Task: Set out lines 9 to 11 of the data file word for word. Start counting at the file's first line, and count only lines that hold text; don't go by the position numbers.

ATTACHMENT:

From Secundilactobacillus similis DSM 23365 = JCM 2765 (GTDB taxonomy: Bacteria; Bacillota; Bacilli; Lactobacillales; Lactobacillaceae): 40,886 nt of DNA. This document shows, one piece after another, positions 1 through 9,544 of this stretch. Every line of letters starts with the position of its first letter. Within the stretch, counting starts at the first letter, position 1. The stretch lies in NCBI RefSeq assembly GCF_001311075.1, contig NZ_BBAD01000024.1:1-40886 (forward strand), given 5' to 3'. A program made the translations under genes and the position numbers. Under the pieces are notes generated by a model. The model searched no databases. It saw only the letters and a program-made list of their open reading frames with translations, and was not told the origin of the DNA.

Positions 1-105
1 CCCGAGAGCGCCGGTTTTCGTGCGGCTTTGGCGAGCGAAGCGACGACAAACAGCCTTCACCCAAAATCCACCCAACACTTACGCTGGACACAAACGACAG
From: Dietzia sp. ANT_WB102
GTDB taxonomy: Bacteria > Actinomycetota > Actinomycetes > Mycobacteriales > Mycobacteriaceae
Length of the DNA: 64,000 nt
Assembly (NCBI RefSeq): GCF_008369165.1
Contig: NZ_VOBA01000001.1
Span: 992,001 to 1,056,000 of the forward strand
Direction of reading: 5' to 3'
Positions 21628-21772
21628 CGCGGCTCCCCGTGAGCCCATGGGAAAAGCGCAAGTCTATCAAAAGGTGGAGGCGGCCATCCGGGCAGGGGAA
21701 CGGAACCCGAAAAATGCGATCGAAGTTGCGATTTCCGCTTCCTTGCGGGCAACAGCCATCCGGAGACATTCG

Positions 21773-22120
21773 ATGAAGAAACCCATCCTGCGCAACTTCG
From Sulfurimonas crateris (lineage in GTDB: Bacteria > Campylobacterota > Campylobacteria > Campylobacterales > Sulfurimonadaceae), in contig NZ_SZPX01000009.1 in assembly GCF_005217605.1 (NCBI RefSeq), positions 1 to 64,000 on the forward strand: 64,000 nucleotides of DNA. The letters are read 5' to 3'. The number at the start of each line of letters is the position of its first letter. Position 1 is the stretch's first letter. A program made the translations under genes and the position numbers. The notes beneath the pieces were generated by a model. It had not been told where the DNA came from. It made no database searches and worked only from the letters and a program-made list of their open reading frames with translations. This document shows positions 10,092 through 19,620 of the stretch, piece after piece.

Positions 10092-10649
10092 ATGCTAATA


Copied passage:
Span: 992,001 to 1,056,000 of the forward strand
Direction of reading: 5' to 3'
Positions 21628-21772